If you’re saving for your first home, there’s no shortage of advice out there — some of it questionable, even if you do have an avocado toast habit. Still, it’s true that your down payment may be the biggest check you ever write.
But once you move in, it’s also true that the cash tends to just keep flying out of your bank account like that money-with-wings emoji. If you drain your savings on closing day, you’ll have to delay furnishings or repairs, to say nothing of less-pressing cosmetic changes.
A sizable cash cushion makes the cost of owning a home more manageable. But even if you lack that cushion, it helps to at least know what to expect and what else you may need to finance or start saving for again. Here’s what I learned.
1. THINGS WILL BREAK
I’ve lost count of the handymen, electricians and plumbers who
On Monday, it was reported that JPMorgan requested that its traders, bankers, brokers, research analysts and other professionals return to their offices by Sept. 21, after six long months of working from home.
Executives asserted that it’s essential to have people return to the office, as it builds camaraderie and an esprit de corps. They claim that face-to-face conversations and in-person meetings are deemed mission-critical for professionals, such as traders, bankers, brokers, compliance, human resources and other personnel, to do their jobs, share key information, engage in important daily discussions and feed off one another. Young employees, according to JPMorgan, require mentors, guidance and direction. The synergy is diminished when its people are disconnected from one another.
Bloomberg reported that JPMorgan CEO Jamie Dimon told analysts at Keefe, Bruyette & Woods—an investment bank that focuses on banks—that he noticed “productivity slipped” during the work-from-home time period and “work output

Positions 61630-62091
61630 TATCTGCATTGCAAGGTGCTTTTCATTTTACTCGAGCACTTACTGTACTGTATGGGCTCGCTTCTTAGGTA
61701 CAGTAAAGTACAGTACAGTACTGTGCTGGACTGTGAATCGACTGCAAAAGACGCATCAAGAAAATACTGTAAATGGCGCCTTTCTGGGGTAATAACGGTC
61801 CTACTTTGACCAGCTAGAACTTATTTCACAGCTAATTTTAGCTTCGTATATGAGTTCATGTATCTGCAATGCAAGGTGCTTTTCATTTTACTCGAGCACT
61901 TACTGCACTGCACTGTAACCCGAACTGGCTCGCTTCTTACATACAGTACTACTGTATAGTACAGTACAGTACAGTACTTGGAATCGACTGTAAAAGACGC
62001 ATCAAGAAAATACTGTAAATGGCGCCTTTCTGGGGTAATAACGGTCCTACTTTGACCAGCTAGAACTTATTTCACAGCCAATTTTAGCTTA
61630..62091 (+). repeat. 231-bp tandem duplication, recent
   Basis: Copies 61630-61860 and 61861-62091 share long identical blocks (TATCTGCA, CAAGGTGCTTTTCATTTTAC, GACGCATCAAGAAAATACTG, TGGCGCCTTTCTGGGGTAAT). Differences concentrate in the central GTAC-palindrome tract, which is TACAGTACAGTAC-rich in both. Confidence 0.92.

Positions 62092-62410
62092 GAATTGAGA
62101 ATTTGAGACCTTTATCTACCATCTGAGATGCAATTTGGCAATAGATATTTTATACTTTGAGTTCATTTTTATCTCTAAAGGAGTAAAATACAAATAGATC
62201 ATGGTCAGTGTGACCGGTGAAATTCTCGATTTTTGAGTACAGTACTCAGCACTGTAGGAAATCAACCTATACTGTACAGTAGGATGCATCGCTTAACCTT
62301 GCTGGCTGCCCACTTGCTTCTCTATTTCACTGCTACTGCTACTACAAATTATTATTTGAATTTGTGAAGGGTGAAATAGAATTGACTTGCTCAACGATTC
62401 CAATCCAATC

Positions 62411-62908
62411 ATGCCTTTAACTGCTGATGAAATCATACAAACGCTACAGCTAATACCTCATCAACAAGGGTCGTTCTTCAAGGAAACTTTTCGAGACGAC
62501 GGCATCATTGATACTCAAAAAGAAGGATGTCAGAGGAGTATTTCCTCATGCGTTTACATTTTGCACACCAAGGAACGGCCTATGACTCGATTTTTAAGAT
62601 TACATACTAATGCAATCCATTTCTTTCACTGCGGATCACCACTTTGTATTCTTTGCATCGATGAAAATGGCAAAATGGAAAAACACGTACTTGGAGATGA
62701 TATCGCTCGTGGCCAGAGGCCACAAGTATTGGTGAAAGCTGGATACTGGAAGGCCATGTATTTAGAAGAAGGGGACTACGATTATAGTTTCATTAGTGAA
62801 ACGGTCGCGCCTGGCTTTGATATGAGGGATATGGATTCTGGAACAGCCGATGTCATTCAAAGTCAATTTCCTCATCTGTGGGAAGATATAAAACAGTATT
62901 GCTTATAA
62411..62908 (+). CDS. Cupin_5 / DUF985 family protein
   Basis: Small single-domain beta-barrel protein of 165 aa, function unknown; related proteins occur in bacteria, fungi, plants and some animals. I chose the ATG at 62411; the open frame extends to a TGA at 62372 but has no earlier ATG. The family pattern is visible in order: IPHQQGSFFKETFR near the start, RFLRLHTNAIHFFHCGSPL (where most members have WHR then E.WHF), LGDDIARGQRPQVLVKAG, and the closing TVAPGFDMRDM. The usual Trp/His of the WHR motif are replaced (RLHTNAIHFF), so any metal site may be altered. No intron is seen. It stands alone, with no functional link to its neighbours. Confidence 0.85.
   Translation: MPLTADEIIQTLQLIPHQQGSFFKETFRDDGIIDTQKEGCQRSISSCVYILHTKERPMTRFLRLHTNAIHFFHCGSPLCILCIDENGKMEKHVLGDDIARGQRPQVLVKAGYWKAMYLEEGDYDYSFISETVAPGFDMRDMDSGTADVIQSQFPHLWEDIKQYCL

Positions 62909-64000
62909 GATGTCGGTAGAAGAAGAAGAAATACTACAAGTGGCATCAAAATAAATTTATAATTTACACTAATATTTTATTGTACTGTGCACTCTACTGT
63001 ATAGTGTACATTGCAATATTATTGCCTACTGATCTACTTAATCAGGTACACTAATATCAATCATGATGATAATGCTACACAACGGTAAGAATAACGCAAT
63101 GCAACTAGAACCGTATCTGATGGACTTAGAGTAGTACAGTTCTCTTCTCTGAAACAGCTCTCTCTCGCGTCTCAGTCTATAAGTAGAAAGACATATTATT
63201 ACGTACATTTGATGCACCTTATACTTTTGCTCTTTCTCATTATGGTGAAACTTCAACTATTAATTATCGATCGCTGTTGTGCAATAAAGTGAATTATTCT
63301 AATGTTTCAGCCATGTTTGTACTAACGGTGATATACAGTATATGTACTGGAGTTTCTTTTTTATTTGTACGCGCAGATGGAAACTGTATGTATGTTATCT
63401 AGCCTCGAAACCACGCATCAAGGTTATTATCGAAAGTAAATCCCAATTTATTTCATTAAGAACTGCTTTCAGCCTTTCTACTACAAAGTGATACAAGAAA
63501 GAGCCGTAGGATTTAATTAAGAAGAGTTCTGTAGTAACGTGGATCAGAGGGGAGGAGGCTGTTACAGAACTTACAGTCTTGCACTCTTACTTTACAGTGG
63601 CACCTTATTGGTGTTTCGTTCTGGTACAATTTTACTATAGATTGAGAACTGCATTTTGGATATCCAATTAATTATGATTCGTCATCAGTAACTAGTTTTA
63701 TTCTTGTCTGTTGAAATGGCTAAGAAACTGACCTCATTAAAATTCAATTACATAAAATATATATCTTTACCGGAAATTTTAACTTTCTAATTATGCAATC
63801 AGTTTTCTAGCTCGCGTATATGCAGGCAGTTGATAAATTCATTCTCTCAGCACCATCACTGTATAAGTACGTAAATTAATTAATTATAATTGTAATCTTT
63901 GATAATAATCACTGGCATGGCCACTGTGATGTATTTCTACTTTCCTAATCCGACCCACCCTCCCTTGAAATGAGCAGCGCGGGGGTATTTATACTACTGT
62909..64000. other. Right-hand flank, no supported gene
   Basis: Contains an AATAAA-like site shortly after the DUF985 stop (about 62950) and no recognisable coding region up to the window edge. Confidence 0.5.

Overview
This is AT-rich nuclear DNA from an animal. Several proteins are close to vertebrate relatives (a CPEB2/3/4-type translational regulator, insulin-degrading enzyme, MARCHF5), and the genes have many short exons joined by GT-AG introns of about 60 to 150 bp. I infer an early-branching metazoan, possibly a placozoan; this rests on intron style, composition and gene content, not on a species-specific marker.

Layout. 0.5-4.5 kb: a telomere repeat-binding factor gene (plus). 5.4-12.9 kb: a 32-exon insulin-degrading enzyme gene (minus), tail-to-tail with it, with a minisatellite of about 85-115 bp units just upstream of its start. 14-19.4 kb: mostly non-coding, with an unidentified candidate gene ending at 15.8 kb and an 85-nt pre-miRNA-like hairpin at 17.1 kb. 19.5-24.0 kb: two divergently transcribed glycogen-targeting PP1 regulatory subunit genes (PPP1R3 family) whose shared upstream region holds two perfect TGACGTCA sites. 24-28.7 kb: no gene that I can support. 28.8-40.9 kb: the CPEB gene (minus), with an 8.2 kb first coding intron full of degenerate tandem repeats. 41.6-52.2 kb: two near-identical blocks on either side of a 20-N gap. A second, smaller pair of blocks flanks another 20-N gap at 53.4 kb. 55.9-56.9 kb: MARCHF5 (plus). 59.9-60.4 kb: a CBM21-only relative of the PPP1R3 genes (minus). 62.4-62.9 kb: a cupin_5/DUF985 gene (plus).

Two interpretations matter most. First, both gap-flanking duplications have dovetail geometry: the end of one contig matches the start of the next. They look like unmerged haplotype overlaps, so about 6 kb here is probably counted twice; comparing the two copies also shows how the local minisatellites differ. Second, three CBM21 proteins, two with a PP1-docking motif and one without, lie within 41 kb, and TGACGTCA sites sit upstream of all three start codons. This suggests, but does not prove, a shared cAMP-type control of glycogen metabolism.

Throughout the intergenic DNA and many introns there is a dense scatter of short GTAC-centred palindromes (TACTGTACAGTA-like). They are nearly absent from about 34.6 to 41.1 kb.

If you’re looking for ideas for lunches to take to work, you may find it especially hard right now. Between social distancing in the office and perhaps wanting to limit your trips to the communal kitchen, lunch takes more planning than it used to. While you may want a lunch that doesn’t rely on using the workplace fridge, sink or microwave, you will still want the food to taste good without reheating and for it to be stored safely to fend off bad bacteria.
To help you tick both boxes, we’ve put together a list of tips that keep food safety in mind, along with recipes that fit the bill.
Why you can’t just leave your lunch at room temp all day
Health Canada advises that you keep cold food cold and hot food hot so bacteria that can make you sick can’t grow. The “danger zone” at which harmful
You’ve probably been spending more time at home than usual due to the coronavirus pandemic, so all of those little things about your space that didn’t really bother you before are probably driving you crazy by now. If your home is in need of a refresh, you might not want to spend thousands on a full kitchen remodel or bathroom renovation, but there are plenty of home improvements you can make without spending a fortune. All of these home makeover projects can be done on a budget.
1. Paint the front door
You can boost your home’s curb appeal at a small cost by painting your front door. “With a good coat of primer and a couple coats of exterior paint, your door will look new and striking at first glance,” said Dina Gibbons, home and garden design expert at RubberMulch, a company that makes environmentally responsible mulch from rubber.